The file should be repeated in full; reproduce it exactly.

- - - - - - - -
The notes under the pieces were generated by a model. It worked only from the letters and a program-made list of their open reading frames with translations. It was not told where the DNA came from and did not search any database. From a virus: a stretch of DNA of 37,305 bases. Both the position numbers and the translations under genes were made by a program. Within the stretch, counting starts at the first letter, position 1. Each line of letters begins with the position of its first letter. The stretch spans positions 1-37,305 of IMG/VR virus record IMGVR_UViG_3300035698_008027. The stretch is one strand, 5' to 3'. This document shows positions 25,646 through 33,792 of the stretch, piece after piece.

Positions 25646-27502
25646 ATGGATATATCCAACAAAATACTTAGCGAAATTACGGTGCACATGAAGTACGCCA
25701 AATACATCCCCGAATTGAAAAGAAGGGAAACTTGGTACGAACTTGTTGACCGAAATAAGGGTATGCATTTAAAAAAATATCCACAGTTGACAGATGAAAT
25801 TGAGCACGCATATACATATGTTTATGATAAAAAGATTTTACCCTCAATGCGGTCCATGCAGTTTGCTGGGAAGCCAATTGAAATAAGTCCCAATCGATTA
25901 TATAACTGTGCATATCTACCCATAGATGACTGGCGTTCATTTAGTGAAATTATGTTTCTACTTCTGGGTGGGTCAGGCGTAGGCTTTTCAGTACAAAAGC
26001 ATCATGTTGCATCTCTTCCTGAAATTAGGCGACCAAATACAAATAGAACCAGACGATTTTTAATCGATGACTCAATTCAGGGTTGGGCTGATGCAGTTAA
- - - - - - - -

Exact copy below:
The notes under the pieces were generated by a model. It worked only from the letters and a program-made list of their open reading frames with translations. It was not told where the DNA came from and did not search any database. From a virus: a stretch of DNA of 37,305 bases. Both the position numbers and the translations under genes were made by a program. Within the stretch, counting starts at the first letter, position 1. Each line of letters begins with the position of its first letter. The stretch spans positions 1-37,305 of IMG/VR virus record IMGVR_UViG_3300035698_008027. The stretch is one strand, 5' to 3'. This document shows positions 25,646 through 33,792 of the stretch, piece after piece.

Positions 25646-27502
25646 ATGGATATATCCAACAAAATACTTAGCGAAATTACGGTGCACATGAAGTACGCCA
25701 AATACATCCCCGAATTGAAAAGAAGGGAAACTTGGTACGAACTTGTTGACCGAAATAAGGGTATGCATTTAAAAAAATATCCACAGTTGACAGATGAAAT
25801 TGAGCACGCATATACATATGTTTATGATAAAAAGATTTTACCCTCAATGCGGTCCATGCAGTTTGCTGGGAAGCCAATTGAAATAAGTCCCAATCGATTA
25901 TATAACTGTGCATATCTACCCATAGATGACTGGCGTTCATTTAGTGAAATTATGTTTCTACTTCTGGGTGGGTCAGGCGTAGGCTTTTCAGTACAAAAGC
26001 ATCATGTTGCATCTCTTCCTGAAATTAGGCGACCAAATACAAATAGAACCAGACGATTTTTAATCGATGACTCAATTCAGGGTTGGGCTGATGCAGTTAA